Happy May Day! Do I say that with any particular celebratory delight? Not at all. But it’s still fun because spring is here and that means people are much happier than they were three months ago.
According to the most reliable source online, Wikipedia, the earliest May Day celebrations “appeared in pre-Christian times, with the festival of Flora, the Roman Goddess of flowers, and the Walpurgis Night celebrations of the Germanic countries.” The day also has roots in celebrating fertility (ancient Egypt), remembering political/social victories (U.S. and U.K.), engaging in sexual activity (Germany), warding against witchcraft (Germany), and commemorating the beginning of spring (England). If people in the U.S. celebrate today, they normally give a May Basket to a loved one.
Back in medieval times, during the festival in England, at the break of dawn on May 1, villagers would go out into the forest and gather flowers and wood for the day’s celebration. The largest piece of wood brought back would be used as the Maypole. This gathering of flowers and wood is calling “bringing in the may.”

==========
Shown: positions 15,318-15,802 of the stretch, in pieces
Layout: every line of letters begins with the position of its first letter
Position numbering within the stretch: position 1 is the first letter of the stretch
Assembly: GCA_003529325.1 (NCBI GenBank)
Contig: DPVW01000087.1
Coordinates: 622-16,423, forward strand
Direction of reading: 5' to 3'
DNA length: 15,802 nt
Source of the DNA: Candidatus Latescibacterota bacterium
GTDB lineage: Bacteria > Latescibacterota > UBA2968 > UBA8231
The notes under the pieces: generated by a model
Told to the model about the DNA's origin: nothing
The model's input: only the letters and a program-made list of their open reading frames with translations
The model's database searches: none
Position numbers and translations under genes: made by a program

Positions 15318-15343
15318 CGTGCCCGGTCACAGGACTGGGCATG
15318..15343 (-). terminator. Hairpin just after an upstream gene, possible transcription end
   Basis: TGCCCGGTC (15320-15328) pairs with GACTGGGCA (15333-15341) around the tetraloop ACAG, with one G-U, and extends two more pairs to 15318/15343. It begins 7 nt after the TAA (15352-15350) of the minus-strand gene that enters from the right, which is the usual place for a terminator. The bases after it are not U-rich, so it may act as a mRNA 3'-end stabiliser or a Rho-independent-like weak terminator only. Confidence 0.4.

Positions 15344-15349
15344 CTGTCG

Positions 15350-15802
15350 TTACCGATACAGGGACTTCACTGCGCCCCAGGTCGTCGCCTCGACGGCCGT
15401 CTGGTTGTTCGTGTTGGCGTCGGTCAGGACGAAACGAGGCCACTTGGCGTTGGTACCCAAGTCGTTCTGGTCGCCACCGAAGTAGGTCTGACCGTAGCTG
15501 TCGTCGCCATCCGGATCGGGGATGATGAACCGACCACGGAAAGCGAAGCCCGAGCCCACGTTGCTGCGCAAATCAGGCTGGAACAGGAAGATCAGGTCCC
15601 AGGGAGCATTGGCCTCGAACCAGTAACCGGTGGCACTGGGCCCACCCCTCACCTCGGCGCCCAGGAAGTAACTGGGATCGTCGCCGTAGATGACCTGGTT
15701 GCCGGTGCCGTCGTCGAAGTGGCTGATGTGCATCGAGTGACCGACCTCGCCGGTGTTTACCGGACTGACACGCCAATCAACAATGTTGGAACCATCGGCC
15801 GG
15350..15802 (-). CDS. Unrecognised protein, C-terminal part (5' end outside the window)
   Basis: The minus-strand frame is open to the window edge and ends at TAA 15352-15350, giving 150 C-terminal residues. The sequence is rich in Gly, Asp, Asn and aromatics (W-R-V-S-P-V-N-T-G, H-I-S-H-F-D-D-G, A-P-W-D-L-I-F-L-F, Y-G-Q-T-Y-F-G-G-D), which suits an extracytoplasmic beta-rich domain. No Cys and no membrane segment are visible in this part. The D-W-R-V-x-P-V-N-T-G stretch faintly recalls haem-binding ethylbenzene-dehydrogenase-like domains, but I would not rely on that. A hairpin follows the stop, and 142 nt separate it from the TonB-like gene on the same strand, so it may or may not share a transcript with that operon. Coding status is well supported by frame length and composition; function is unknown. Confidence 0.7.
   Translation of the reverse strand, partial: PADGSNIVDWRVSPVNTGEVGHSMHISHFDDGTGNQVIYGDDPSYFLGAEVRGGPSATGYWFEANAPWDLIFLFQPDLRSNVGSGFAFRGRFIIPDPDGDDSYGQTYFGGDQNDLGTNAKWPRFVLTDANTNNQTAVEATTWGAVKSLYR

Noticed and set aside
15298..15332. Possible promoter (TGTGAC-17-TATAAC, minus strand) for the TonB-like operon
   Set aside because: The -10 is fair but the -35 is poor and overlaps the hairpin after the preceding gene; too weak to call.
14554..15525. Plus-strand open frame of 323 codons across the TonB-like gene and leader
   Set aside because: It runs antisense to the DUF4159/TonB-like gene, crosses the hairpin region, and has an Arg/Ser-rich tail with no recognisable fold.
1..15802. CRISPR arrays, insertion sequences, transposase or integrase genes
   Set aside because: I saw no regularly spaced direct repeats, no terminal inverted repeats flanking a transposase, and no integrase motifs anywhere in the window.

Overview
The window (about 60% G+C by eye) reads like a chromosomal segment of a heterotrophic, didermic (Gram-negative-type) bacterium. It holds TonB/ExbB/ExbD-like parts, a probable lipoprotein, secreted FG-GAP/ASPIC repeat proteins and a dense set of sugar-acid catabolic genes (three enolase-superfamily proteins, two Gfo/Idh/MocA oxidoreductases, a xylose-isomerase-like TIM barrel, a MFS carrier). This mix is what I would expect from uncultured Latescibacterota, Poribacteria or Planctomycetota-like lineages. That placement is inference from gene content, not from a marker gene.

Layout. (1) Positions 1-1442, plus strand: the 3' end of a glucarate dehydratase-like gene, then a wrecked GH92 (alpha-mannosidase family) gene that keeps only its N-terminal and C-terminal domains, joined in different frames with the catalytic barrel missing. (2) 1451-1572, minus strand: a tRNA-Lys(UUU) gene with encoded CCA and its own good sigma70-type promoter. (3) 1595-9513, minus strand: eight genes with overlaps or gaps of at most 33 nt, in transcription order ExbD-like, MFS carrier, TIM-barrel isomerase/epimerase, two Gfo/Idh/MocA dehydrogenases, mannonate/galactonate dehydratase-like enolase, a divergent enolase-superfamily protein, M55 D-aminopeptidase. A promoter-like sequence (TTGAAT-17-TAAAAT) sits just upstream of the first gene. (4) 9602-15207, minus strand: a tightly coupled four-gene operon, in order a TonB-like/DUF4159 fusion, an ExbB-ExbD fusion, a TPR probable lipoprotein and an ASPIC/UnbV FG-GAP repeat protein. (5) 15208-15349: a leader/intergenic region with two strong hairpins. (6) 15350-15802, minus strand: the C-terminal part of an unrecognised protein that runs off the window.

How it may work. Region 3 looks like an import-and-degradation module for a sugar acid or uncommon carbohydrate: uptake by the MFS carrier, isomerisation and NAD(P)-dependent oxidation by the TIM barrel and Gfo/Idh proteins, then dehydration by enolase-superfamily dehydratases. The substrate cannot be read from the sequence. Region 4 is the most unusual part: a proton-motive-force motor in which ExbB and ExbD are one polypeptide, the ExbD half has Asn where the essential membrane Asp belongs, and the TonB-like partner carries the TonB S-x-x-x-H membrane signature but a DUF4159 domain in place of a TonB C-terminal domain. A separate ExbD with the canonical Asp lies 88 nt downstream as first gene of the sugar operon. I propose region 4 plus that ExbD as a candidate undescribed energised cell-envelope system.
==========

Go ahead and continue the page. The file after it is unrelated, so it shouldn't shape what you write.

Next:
The poem The Court of Love (c. 1346), written by Geoffrey Chaucer (died c. 1400), was probably an inspiration to the poem which contains this excerpt, dated around 1541. It gives us a glance into the practice of “bringing in the may”:
And furth goth all the Court, both most and lest,
To feche the floures fressh, and braunche and blome;
And namly, hawthorn brought both page and grome.
With fressh garlandes, partie blewe and whyte,
And thaim rejoysen in their greet delyt.
The Maypole, in England, in all its glory.